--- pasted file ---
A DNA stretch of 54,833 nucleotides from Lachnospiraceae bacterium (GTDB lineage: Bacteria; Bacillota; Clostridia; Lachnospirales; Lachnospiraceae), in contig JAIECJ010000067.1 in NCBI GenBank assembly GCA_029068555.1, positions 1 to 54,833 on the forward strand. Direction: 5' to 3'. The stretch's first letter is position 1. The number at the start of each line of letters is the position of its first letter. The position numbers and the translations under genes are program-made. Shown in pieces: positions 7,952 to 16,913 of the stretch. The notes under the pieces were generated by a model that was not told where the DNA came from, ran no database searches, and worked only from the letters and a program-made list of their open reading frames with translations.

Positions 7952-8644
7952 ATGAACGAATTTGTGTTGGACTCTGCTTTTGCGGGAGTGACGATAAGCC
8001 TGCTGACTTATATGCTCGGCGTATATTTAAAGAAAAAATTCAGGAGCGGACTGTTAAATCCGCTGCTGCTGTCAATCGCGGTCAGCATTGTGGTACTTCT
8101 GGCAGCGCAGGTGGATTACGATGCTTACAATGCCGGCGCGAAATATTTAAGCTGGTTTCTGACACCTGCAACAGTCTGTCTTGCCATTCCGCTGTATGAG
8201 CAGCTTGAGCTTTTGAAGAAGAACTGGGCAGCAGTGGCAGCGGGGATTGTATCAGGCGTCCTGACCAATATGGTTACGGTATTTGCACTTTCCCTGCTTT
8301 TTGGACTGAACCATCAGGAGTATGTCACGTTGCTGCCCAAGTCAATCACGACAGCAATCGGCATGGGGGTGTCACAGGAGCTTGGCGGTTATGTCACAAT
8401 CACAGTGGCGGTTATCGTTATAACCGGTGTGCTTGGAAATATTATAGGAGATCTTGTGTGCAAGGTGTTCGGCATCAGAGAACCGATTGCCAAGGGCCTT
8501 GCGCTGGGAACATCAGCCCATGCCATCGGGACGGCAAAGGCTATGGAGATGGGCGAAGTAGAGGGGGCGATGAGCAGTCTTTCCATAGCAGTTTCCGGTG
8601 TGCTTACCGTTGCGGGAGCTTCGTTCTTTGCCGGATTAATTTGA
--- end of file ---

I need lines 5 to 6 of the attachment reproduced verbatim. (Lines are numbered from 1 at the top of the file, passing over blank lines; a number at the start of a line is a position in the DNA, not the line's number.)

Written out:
8101 GGCAGCGCAGGTGGATTACGATGCTTACAATGCCGGCGCGAAATATTTAAGCTGGTTTCTGACACCTGCAACAGTCTGTCTTGCCATTCCGCTGTATGAG
8201 CAGCTTGAGCTTTTGAAGAAGAACTGGGCAGCAGTGGCAGCGGGGATTGTATCAGGCGTCCTGACCAATATGGTTACGGTATTTGCACTTTCCCTGCTTT